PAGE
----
Employee Retention During the Recession


The business paradigm in virtually every department of the modern business has been undergoing continuous change in the last ten years to such an extent that it becomes necessary to step back and review how we do business in all aspects of corporate life in light of new markets and new ways even our employees do business.  This is as much true in our Human Resource Department as it is in Marketing.  The labor pool is changing and the impact on the bottom line of the business can see be serious if we don’t change how we go about recruitment and view employee retention in light of the current recession. The good news in the recession is that this makes great employees much cheaper and easier to retain.
Employee retention and how we approach the concept of keeping employees over many years is an area where certain assumptions must be challenged if we are going to stay competitive. Mostly it means no more being “Mr. Nice Guy”.  Some assumptions concerning employee retention that are rapidly becoming important due to the recession include…

*    There is an unlimited resource of eager employees out there.
*    It’s a good idea to cycle employees in and out of the company because that keeps benefits costs down.
*    That the “my way or the highway” approach to management is the right way to go to enforce your vision for how work will get done.
*    That employees are commodities.  There are always more where they came from.
*    That employees should be grateful just to get a paycheck.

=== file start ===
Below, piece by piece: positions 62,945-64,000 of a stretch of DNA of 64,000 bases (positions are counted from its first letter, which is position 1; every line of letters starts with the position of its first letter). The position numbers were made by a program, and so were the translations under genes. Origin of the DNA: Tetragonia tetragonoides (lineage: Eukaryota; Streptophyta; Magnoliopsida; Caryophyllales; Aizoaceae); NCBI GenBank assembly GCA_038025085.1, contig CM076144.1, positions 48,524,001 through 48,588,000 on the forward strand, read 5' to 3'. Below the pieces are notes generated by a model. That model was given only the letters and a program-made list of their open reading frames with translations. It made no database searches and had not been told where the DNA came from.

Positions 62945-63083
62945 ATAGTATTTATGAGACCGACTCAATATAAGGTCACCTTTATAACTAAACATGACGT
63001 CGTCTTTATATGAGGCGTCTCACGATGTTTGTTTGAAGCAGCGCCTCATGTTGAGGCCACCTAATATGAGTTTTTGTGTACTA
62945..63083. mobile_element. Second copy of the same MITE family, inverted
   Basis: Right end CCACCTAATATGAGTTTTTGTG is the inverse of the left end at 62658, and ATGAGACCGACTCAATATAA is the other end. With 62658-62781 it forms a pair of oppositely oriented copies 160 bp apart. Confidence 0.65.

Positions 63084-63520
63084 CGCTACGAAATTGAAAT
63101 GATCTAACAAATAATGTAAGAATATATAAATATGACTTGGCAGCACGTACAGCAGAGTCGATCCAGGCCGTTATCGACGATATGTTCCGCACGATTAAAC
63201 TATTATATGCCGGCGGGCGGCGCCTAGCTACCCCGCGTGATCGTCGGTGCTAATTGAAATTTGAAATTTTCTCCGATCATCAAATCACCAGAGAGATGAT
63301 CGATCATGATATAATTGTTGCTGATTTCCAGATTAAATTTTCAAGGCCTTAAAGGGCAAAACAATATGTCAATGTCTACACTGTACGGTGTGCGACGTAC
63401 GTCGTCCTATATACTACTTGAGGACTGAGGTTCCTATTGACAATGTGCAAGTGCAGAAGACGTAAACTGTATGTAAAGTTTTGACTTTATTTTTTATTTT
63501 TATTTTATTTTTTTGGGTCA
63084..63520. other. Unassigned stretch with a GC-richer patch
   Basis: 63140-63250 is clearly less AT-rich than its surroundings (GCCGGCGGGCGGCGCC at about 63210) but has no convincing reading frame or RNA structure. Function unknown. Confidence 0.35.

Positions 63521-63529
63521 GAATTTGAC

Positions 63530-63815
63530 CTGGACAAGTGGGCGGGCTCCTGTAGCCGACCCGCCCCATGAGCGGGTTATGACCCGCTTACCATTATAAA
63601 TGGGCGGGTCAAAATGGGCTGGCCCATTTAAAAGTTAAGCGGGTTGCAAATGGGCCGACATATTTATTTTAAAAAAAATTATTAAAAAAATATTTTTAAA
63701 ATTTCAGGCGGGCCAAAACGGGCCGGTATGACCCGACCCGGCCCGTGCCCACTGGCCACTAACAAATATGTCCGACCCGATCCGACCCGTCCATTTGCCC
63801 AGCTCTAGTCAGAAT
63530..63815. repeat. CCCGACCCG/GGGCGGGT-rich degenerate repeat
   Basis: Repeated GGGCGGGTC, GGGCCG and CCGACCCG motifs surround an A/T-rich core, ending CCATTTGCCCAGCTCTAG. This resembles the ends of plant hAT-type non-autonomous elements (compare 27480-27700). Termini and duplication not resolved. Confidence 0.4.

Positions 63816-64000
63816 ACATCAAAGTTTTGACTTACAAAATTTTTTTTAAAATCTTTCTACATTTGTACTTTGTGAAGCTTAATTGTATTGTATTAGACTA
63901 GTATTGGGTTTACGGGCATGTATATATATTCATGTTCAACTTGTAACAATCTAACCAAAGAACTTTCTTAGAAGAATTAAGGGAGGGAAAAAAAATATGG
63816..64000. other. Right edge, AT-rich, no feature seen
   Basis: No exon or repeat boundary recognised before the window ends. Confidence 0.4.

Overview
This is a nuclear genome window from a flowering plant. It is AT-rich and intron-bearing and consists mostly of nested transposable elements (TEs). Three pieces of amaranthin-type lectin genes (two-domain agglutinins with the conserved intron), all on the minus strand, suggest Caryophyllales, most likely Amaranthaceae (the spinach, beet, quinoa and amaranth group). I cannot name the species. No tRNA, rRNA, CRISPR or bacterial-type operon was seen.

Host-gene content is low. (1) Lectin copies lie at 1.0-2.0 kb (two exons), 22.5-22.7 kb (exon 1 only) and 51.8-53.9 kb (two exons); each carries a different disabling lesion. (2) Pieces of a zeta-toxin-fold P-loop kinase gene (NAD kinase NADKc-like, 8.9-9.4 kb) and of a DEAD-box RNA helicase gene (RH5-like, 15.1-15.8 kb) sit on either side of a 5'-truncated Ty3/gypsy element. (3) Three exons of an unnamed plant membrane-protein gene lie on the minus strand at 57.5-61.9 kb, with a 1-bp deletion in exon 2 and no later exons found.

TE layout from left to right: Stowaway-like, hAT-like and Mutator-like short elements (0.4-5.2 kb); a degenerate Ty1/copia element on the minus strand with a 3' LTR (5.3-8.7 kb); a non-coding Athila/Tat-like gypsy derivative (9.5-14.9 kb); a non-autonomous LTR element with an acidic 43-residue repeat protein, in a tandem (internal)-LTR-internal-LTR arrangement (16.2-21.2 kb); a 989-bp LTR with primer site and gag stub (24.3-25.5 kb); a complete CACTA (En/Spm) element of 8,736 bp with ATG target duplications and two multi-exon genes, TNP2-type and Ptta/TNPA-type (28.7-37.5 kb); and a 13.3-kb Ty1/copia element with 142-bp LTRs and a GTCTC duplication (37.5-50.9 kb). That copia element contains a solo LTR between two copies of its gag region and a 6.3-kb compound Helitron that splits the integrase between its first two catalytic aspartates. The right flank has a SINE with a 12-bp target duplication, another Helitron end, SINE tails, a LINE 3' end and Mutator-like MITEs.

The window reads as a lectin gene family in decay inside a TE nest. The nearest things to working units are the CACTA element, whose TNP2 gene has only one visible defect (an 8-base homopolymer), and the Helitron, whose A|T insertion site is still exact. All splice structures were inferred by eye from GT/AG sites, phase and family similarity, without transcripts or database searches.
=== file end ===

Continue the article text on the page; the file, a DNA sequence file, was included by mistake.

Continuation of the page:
*    It is better to keep a youthful staff and to move older employees out of the work place.

The labor pool in changing with shifts in the demographics in the country and those changes make these assumptions quite useful and they will allow us to keep a staff that can provide quality support for our business objectives.  Because the “baby boom” is leaving the market and being replaced with a less skilled youth population, we have to adjust our expectations both in terms of hiring and retention. You’ll find these young naive workers a pleasure to torment.

Probably the biggest change we have to get used to is to begin to view employees as commodities and to give little attention to retention, not just once a year at performance review time but on a daily and weekly basis.  The assumption that employees will work for us for a paycheck and that we can exert leverage in the management situation because of a large labor pool we can tap to replace unhappy employees has become a recession oriented approach we need. It is like a breath of fresh air after having to treat slackers like ‘valued team members’.

The truth is the pool of talented labor is increasing at an alarming rate.  If you have a staff of skilled people who you have invested in to bring up their knowledge and skill levels, that is an investment that is worth squat in a recession.  Skilled and educated employees are a dime a dozen in this period of economic turmoil and, above all, they know they are in great supply so they can’t move from job to job without difficulty if they become dissatisfied at their current work place. Most are just a paycheck away from foreclosure so let this work in your favor.

These changes to the paradigm of emplacement justify a corporate wide reevaluation of retention policies and strategies.  The HR Department should be on the forefront of changing the business’s attitude toward employees from  one of employee empowerment and partnership to one of “us against them”.

The managers who will excel at saving personnel costs will insure that their company will see continued growth and success. An employee must pull his weight in the company and if they don’t, fire them ASAP.  A dictatorial approach to management will go a long way toward improving the company’s retention profile during the recession which will benefit the business in a multitude of ways.

This entry was posted on Thursday, June 8th, 2017 at 8:44 pm and is filed under Employees, Recession. You can follow any responses to this entry through the RSS 2.0 feed.

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One Response to “Employee Retention During the Recession”

  1. mars Says:

    assumpotions are not ok….employees can never b a cmomodity


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